In the northern parts of the U. S., summer, and most of autumn, are once again gone. Though a hard frost hasn’t coated the windows and weeds yet—except in the far reaches—most of the flowers are finished and only stalks and seed heads remain. Still, there’s a few straggling asters left in the wettest parts of the fields, sought after by desperate bees but ignored by most for they know those lonely white flowers are barren and gone. Nature has little left for the bees. However, on rare days when it warms to over 50… when the sun shines and the wind settles enough… ambitious bees go looking for the last of the season’s wine. It’s in their genes to seek and find.
This first winter can be daunting for a beekeeper just beginning. But then, winters are always daunting… that a box of bugs manages to stay alive, moving, buzzing, raising young, eating, sleeping… when only inches away it’s cold… too cold for them to live… is one of those fascinating mysteries beekeepers revel in. Here’s how it works, and how you can help.
It’s still not too late to feed sugar syrup in central and southern parts of the U.S., and there is a host of inhive feeders available to use. These replace a frame in the bottom box if there’s room. If the weight of the colony is low, feed the bees a 2:1 sugar:water solution until they quit taking it.
First, bees don’t heat the inside of their hive. The air, well, most of the air inside that stack of boxes is just about exactly the same temperature as the outside air… so it’s cold inside in the winter. Rather, when the temperature begins to drop the bees’ first order of business is to keep the brood warm… and the brood needs to stay at right about 93 degrees or so… warm by any standard. To do that the bees begin to gather together and cover the brood, using their bodies to warm the brood in the beeswax cells they are covering. But wait… bees are cold-blooded… not like you and me. How’s that work?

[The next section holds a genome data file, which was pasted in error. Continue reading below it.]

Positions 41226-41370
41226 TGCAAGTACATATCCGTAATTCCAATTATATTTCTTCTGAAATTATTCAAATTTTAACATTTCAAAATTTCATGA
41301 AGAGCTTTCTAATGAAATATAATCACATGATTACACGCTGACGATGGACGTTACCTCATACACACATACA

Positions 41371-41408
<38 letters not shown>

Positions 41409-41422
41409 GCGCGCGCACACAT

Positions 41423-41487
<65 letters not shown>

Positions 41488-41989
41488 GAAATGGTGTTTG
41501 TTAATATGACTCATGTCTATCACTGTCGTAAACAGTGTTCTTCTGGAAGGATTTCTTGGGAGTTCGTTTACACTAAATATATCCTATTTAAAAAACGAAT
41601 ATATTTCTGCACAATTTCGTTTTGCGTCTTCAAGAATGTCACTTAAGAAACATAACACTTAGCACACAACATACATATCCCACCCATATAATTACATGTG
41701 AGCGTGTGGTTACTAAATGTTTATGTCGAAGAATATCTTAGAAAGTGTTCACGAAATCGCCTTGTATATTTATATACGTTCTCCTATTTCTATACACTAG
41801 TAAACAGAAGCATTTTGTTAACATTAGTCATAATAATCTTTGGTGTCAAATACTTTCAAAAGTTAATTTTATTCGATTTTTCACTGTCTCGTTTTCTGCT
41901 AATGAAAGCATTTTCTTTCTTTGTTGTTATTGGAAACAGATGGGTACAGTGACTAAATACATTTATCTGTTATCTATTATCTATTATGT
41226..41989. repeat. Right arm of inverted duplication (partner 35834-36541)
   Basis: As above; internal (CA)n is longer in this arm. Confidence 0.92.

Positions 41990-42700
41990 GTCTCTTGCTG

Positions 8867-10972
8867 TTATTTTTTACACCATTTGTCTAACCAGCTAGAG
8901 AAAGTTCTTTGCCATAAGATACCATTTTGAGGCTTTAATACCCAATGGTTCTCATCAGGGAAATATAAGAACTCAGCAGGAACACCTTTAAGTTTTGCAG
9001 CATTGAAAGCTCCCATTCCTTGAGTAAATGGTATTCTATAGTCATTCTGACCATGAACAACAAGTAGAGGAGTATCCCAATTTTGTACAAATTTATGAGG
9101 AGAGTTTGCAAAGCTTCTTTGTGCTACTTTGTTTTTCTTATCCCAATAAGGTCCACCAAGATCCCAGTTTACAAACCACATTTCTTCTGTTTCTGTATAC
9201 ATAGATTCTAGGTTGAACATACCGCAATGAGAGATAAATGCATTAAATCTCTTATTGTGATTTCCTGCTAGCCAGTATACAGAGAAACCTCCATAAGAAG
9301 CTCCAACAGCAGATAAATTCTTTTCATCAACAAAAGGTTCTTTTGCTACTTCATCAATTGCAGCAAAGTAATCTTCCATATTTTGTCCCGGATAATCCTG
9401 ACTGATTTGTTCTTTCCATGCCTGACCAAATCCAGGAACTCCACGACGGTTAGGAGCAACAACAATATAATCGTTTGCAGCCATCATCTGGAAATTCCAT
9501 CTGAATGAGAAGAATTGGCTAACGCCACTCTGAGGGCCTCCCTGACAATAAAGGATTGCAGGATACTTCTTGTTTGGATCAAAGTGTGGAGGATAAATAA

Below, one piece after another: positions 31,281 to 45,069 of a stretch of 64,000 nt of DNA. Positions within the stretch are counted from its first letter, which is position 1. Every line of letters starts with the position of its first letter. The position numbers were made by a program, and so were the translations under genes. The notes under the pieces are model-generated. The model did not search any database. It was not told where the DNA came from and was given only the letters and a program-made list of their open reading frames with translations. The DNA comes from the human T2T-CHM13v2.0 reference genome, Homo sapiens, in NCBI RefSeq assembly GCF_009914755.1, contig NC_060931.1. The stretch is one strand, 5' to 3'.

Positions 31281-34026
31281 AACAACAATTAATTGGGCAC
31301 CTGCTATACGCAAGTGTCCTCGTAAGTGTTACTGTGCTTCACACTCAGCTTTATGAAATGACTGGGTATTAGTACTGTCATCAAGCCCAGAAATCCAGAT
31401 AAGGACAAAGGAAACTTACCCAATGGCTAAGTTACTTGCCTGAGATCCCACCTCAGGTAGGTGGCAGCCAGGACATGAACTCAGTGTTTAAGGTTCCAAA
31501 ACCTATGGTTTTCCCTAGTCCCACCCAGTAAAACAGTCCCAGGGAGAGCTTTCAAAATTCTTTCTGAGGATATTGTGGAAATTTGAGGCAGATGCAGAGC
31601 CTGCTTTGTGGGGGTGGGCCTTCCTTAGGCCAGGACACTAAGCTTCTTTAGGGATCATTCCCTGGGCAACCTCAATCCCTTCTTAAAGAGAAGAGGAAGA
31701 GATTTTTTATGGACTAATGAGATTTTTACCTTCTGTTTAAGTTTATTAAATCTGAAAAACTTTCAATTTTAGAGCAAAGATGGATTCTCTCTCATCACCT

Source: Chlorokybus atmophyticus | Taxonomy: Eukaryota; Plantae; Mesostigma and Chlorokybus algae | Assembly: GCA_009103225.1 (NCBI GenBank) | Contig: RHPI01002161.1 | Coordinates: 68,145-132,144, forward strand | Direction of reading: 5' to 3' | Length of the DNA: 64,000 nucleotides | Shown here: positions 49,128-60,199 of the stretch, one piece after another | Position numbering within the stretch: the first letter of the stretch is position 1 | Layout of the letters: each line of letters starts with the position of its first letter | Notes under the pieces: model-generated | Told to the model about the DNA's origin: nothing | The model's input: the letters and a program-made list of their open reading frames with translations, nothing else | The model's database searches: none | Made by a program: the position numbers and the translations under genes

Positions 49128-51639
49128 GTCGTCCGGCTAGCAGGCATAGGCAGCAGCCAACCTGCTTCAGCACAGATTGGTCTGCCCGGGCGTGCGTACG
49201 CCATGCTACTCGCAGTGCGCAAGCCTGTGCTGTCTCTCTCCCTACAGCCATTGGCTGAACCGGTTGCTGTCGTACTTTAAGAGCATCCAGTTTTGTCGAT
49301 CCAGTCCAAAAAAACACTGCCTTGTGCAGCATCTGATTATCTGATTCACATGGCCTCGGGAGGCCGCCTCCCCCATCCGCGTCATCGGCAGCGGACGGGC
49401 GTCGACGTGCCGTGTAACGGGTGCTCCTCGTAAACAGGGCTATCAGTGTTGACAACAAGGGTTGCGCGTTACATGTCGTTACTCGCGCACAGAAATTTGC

Some bees stand directly on the surface of the comb that contains capped honey and stored pollen plus they are hovering over and covering all the brood, both sealed and open. Some bees go headfirst into cells next to brood on both sides of the comb and generally fill all the empty space beside, over and under any brood in the comb so the brood is completely, totally surrounded. When the brood is covered and safe the remaining bees do the same, head first in cells, standing on the comb surface, rubbing and touching and filling in all the empty spaces.
Protein supplements may also be necessary if there isn’t much pollen stored. The bees won’t need it now so much as shortly after the beginning of the new year, when the queen begins laying eggs in earnest again. Without a steady source of high-quality protein egg laying will be restricted and the population of the colony will be compromised for early nectar and pollen flows next spring.
What you end up with is a bunch of bees forming a football-shaped cluster basically in the lower center of the hive, encompassing all of the brood and some of the honey they previously stored. They protect the brood, and they eat the honey. But remember, they’re still cold-blooded. What they do next is amazing.
The individual bees on the outside of this mass of bees turn to face the center of the cluster, exposing the tips their abdomens to the outside… where the business part of the bee is—the sting. Once positioned, these bees, and many of the bees inside the mass of bees close to the surface, but usually not those closest to the center, begin to vibrate their wing muscles… and, just as you and I begin to warm up when we exercise, these vibrating bees begin to warm up and that heat is transferred to the rest of the bees in the cluster.
Wide-open spaces lend themselves to too much wind. If your bees have this kind of landscape surrounding them, seriously consider a windbreak to help reduce the stress on the hive. Use snow fence, fence posts with landscape burlap, straw bales, or any temporary fence to keep cold winds at bay.
Meanwhile, the bees in the center consume the honey, feed the young brood if any are present, and tend to the needs of the queen—who may, or may not still be producing brood. Remember that these bees are crammed in together taking up less than a quarter of the space they were when it was summertime. Consider putting 20 people in a typical elevator…and having them run in place…the effect is the same in the beehive.